Rooster, beans & greens

Rooster, beans & greens

By
From
A Year of Practiculture
Serves
4
Photographer
Rohan Anderson & Kate Berry

This is a real homesteaders’ meal if I ever saw one. Roosters are definitely not unwanted in our backyard. We only need to keep one, but the rest we love to raise for their meat. We only get a few each year from what we raise ourselves, but thankfully we have a mate with an incubator, so we pass our eggs on to him to be cooked. Sounds weird, doesn’t it, but it’s a good system, and it’s been working well for a few years now, so I think we’ll just continue.

When the roosters are teenagers, they start getting all huffy with each other, trying to sort out who’s boss. ‘It’s hard on the peace, and it’s hard on the furniture’ – John Cleese, Silverado. Classic. The day comes when I’ve had enough of cockfighting, and I’ll process all the birds at once. It’s a gross job, but I eat meat so I have to kill the animal to cook it. I wish more meat-eating people would experience this process. It sure makes you appreciate your food.

This meat keeps well in the chest freezer. We bring it out for special occasions and when we’re totally sick and tired of cooking rabbit. I have to tell you, though, never in my life have I appreciated variety the way I do living this way. I have pork, venison, rooster, goose, quail, duck, teal, trout, eel, hare, kangaroo and even lamb. We don’t eat meat all the time, but when we do it’s really nice to have a range of different types to cook with. Only since I’ve been doing the dirty work myself have I eaten such a diverse selection of meats. It’s nice. Should have done it years ago.

Ingredients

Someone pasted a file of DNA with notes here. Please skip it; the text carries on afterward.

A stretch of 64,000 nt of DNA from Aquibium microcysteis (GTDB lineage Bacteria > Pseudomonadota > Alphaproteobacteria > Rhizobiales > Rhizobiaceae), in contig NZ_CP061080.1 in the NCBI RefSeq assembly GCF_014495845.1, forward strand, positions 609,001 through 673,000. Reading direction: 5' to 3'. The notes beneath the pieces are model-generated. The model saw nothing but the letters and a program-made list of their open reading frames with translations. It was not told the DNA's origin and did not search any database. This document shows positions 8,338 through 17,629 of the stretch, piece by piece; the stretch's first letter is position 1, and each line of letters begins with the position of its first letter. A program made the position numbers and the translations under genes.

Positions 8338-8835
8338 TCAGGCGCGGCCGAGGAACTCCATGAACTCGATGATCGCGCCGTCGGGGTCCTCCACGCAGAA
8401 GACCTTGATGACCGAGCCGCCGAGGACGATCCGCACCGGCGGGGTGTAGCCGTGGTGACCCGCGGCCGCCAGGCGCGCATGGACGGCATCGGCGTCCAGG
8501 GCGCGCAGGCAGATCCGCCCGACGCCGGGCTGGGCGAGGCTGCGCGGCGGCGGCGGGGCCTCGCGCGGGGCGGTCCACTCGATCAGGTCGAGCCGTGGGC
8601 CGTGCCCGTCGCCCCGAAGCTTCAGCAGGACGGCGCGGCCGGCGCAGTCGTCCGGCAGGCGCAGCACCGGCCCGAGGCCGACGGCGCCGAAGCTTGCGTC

Quantity Ingredient
1-2 tablespoons olive oil
1 garlic bulb, cloves separated, peeled and chopped
1 tablespoon cumin seeds
1 tablespoon dried rosemary
1 naughty teenage cockfighting rooster, quartered
250ml pinot grigio
480g cooked dried beans, such as cannellini, scarlet runner or borlotti beans
2 cups rainbow chard or silverbeet, finely chopped
50g butter
90g pecorino, grated

Method

  1. Preheat the oven to 180°C.
  2. Heat a glug of olive oil in a flameproof casserole dish over medium heat on the stove top. Cook the garlic, cumin seeds and rosemary (smells amazing), moving them around for a minute or two. Add the rooster and brown on all sides. Pour over the wine and allow some to cook off. Pour in 250–500 ml water and bring to the boil, then remove from the heat, pop on the lid and transfer to the oven for 30 minutes.
  3. Turn the heat down to 130°C and cook for a further 3–4 hours, or until the meat is tender. Remove from the oven, allow to cool, then take out the rooster, remove the meat from the bones and shred, discarding the bones.
  4. Strain the stock and transfer to a clean large saucepan over medium heat with the beans, chard and shredded meat. Cook for 5–10 minutes, or until the chard has softened.
  5. Stir in the butter and pecorino until melted, then serve.
Tags:
rohan
anderson
practiculture
whole
larder
love
sustainable
sustainability
grow
harvest
forage
hunt
seasonal
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